Recursion (@Blake Crouch) Review

I was trolling for something to listen to as I commute between Houston and San Marcos. I was done for the moment with non-fiction, having just finished the truly excellent Playing to Win by A.G. Lafley and Roger L. Martin ( @aglafley and @rogerlmartin – seriously, if you’re a business person, read this book.)

Maybe more about Playing to Win later.

On to the main course!

Audible suggested Recursion in response to my Sci-fi query. Here’s what they say:

Reality is broken.

At first, it looks like a disease. An epidemic that spreads through no known means, driving its victims mad with memories of a life they never lived. But the force that’s sweeping the world is no pathogen. It’s just the first shock wave, unleashed by a stunning discovery – and what’s in jeopardy is not our minds but the very fabric of time itself.

In New York City, Detective Barry Sutton is closing in on the truth – and in a remote laboratory, neuroscientist Helena Smith is unaware that she alone holds the key to this mystery…and the tools for fighting back.

Together, Barry and Helena will have to confront their enemy – before they, and the world, are trapped in a loop of ever-growing chaos.

Sounded somewhat interesting. Maybe a little D.O.D.O.-esque. (In case you haven’t read Neil Stephenson’s novel, please check it out).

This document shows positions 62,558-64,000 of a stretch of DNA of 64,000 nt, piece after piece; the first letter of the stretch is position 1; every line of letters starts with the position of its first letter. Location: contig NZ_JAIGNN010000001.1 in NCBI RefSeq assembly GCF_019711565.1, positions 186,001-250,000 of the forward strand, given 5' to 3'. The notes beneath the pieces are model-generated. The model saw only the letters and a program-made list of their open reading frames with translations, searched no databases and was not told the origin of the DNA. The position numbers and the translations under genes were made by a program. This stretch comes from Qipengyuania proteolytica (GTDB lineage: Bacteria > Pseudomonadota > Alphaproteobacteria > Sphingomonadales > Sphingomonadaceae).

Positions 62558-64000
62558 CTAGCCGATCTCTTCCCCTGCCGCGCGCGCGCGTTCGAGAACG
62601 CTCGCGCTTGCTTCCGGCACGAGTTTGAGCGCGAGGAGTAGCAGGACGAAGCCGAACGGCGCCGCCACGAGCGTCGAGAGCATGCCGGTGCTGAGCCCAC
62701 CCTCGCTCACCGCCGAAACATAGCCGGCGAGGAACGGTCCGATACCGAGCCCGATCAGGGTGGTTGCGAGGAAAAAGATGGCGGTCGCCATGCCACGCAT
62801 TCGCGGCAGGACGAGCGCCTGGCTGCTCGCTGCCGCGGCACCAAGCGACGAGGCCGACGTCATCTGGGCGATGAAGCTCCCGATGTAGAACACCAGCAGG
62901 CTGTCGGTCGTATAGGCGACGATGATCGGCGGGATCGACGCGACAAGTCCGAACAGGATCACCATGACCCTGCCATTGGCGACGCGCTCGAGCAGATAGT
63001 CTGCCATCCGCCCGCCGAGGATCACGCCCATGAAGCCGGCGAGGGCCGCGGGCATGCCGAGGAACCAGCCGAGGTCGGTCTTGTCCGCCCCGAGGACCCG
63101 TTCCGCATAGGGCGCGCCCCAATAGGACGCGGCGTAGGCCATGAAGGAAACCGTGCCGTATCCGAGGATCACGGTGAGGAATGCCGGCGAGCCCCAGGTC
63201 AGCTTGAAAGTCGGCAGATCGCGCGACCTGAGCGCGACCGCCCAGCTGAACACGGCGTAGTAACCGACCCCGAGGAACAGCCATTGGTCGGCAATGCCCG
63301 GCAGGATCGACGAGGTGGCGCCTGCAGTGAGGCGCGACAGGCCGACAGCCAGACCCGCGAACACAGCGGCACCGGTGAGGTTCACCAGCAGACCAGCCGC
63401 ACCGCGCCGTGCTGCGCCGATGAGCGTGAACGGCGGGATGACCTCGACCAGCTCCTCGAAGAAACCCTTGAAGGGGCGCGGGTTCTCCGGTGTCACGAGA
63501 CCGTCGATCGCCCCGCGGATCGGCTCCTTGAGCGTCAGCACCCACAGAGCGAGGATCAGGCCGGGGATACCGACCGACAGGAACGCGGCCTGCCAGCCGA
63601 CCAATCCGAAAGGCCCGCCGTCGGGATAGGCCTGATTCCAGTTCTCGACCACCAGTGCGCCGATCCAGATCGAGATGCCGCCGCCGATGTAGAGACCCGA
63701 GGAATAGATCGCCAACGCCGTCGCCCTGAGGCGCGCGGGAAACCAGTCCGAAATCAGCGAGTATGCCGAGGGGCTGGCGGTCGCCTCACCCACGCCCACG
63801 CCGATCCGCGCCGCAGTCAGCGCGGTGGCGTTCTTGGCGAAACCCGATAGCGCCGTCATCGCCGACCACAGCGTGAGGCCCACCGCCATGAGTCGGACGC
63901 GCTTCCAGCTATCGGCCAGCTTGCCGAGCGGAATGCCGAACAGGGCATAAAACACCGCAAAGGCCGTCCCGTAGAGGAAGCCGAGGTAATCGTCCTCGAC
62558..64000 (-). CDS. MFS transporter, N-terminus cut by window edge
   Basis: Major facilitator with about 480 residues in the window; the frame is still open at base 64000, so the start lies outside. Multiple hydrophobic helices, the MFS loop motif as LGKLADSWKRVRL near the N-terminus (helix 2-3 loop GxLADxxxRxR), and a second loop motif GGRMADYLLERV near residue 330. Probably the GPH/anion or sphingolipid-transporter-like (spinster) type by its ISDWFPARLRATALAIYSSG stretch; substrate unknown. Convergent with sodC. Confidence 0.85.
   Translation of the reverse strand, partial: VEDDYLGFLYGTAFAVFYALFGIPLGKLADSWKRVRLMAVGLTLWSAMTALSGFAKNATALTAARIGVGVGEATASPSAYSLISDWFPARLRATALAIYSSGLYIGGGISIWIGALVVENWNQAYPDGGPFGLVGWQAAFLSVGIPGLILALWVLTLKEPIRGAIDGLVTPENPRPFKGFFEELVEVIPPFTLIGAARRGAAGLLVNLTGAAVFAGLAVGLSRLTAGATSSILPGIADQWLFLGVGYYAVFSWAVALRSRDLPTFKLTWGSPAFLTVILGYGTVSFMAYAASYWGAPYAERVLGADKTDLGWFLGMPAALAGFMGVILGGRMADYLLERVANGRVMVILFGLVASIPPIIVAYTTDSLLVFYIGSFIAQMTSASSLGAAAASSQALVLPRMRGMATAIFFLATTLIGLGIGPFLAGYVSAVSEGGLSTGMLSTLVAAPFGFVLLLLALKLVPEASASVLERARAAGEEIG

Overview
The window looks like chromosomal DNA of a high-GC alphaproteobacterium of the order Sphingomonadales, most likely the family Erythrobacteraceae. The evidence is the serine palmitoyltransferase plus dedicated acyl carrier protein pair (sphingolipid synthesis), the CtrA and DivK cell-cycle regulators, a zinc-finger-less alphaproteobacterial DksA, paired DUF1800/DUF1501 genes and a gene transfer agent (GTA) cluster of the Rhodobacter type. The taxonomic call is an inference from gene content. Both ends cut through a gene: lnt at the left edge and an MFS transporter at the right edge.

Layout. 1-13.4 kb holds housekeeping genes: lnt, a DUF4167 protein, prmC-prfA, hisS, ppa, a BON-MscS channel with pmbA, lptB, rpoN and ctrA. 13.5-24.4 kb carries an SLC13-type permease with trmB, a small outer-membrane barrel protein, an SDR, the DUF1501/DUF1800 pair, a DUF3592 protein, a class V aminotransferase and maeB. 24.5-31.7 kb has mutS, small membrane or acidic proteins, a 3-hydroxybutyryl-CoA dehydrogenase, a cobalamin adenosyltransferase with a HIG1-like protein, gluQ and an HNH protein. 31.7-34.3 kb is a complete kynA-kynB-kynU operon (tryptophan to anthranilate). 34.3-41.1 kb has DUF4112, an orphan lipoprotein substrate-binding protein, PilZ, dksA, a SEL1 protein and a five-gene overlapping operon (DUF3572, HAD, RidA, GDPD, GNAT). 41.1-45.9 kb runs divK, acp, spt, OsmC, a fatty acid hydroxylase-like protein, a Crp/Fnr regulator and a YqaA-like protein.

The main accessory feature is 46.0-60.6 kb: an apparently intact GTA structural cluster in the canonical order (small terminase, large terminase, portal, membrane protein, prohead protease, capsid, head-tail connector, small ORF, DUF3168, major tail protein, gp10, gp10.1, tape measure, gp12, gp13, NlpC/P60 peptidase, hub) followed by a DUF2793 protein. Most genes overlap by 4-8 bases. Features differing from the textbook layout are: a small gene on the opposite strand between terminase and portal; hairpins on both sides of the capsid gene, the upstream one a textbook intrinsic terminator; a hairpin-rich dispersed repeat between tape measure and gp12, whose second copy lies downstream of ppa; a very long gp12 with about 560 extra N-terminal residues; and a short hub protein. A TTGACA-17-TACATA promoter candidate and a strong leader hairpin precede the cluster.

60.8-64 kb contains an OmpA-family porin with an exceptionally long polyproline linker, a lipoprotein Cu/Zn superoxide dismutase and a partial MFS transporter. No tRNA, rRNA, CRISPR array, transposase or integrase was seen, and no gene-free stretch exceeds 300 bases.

I’ve always been a sucker for time travel stories, particularly recursive ones like DODO, Groundhog Day, or Replay (Ken Grimwood), so this seemed like a good fit.

It was. 

A couple of caveats: I’m a hard sci-fi guy by nature. I like my stories to have some sort of foundation in science “as we understand it now.” If Robert L. Forward, Arthur C. Clarke, or Isaac Asimov wrote it, I’ve read it.

Crouch limits his science to some hand-waving. Essentially “if you do this and this, then you can go back to a sufficiently clear memory and reset the world.” Cool idea. It was just the lack of “this and this” detail that set me back. Suspend disbelief and move on.

***Spoilers follow – be warned! ***

Where the book got very interesting was when the tech became available beyond one set of scientists in one lab. Put the tech on Wikileaks and see what happens.

Holy Guacamole, Batman.

What if anyone/everyone could rewrite the timeline? That’s what really grabbed me. Sequential views of attacks on America by terrorists followed by threats of mutually assured destruction if anyone messed with the timeline again.

Of course, they did.

As disgruntled as I may have been, Crouch kept me engaged and wanting more. He delivered. His finale was logical and consistent with the universe he had created.

Check it out. 

Science: 3/10

Story: 8/10

Overall: Worth the money and time. 4 Stars.

Then read my book and leave a review. Heck, just leave a review. Struggling authors live and die (in all timelines) by reviews. Amazon, Goodreads, bathroom walls – they all work.

Next up: Another deleted scene – the dog who ate Will’s lunch!

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